• Activate the virtual environment with source venv/bin/activate
  • Make a file requirements.txt that has all your dependencies in it. For this simple Flask app, all you need is Flask==0.11.1
  • Install your dependencies with pip install -r requirements.txt
  • Make a directory within your project director called app/
  • Add the code below intoapp/main.py

Now that we have our basic Flask app, we can create a Docker image. An image is a lightweight, stand-alone, executable package that includes everything needed to run a piece of software. It is essentially a snapshot of the code and the environment we need to run that code. We will make a Docker image from our Dockerfile, so create this file in your project folder and copy and paste the code below.

FROM tells Docker what image to pull from the Docker hub repository. We are going to take advantage of this convenient image which has Python, Flask, Nginx, and uWSGI. Nginx is a web server, so it takes care of the HTTP connections and also can serve static files directly and efficiently. uWSGI is the application server that runs your Python code and communicates talks with Nginx.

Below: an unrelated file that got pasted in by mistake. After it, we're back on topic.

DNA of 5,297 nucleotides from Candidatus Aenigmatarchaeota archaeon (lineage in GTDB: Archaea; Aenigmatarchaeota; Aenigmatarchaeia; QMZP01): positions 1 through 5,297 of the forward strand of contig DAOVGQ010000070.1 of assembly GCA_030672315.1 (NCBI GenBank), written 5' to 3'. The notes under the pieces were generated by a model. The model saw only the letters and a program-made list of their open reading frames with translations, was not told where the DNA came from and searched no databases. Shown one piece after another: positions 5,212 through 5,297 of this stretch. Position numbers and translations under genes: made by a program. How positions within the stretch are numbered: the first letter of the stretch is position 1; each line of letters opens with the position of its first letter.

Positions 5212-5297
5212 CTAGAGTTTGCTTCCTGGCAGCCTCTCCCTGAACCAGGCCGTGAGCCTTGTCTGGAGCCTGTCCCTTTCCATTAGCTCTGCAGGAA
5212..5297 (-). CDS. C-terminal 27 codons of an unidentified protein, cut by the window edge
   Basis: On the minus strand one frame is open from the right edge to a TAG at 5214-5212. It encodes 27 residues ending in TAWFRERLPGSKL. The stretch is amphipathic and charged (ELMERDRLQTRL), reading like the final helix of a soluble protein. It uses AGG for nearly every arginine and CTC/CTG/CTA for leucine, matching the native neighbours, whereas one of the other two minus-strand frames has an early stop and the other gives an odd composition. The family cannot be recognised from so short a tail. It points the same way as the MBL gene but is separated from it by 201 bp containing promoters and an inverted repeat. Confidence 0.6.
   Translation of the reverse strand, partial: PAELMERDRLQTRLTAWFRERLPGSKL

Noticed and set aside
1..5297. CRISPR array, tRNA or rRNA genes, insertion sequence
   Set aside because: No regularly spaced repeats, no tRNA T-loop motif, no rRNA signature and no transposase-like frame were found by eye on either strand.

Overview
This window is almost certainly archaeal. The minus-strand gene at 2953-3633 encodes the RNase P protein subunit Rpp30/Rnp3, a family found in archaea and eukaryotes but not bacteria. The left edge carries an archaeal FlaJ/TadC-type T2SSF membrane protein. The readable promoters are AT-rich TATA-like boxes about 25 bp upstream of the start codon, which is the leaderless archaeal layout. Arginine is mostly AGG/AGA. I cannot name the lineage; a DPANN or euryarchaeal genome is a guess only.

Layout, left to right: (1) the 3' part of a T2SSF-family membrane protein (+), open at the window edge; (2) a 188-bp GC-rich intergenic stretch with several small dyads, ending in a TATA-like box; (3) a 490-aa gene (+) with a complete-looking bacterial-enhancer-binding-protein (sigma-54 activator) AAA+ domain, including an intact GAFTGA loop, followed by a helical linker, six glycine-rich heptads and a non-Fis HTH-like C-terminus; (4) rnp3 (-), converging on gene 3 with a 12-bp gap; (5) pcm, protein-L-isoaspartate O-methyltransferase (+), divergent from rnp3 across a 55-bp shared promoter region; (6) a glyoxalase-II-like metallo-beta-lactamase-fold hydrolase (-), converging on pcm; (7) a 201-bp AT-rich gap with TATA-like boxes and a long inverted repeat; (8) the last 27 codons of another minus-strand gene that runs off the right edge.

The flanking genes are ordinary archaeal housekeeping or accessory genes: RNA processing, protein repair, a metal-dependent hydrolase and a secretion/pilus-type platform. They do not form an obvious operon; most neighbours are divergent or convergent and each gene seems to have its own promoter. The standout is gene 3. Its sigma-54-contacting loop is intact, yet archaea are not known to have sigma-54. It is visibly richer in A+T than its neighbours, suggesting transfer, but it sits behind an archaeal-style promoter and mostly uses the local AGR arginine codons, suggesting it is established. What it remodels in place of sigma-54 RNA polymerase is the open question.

COPY will copy the app/ folder we created on our computer into the Docker container. A container is an actual running instance of a Docker image.

Now that we have a Dockerfile, we can build a Docker image. To do so, we need to be in the root directory of our project in the terminal. Our project filesystem should look like this:

docker_for_flask_developers/

Dockerfile

requirements.txt

app/
main.py

venv/

So while I am in my docker_for_flask_developers/ folder, I am going to run the command co to communicate with Docker that it is time to create snapshot of my code and its environment:

This tells Docker to build an image from the Dockerfile. Docker will pull down the base image tiangolo/uwsgi-nginx-flask:flask from Docker Hub, then copy our app code into the container. Important note: Every time you change your app code, you need to copy the updated app/ folder into the container, so you will need to build the image again.

Now that we have created a Docker image, we can finally spin up a Docker container. Enterdocker run -p 80:80 -t simple-flaskin your terminal:

To give our container access to traffic over port 80, we use the -p flag and specify the port on the host that maps to the port inside the container. In our case we want 80 for each, so we include -p 80:80 in our command. If you open up your browser and enter 0.0.0.0:80 (or you can just use 0.0.0.0 since port 80 is the default port for HTTP traffic), you should see your Flask app running in the browser on your computer.

Pretty neat right?! Congrats! You got a Flask application up and running using Docker!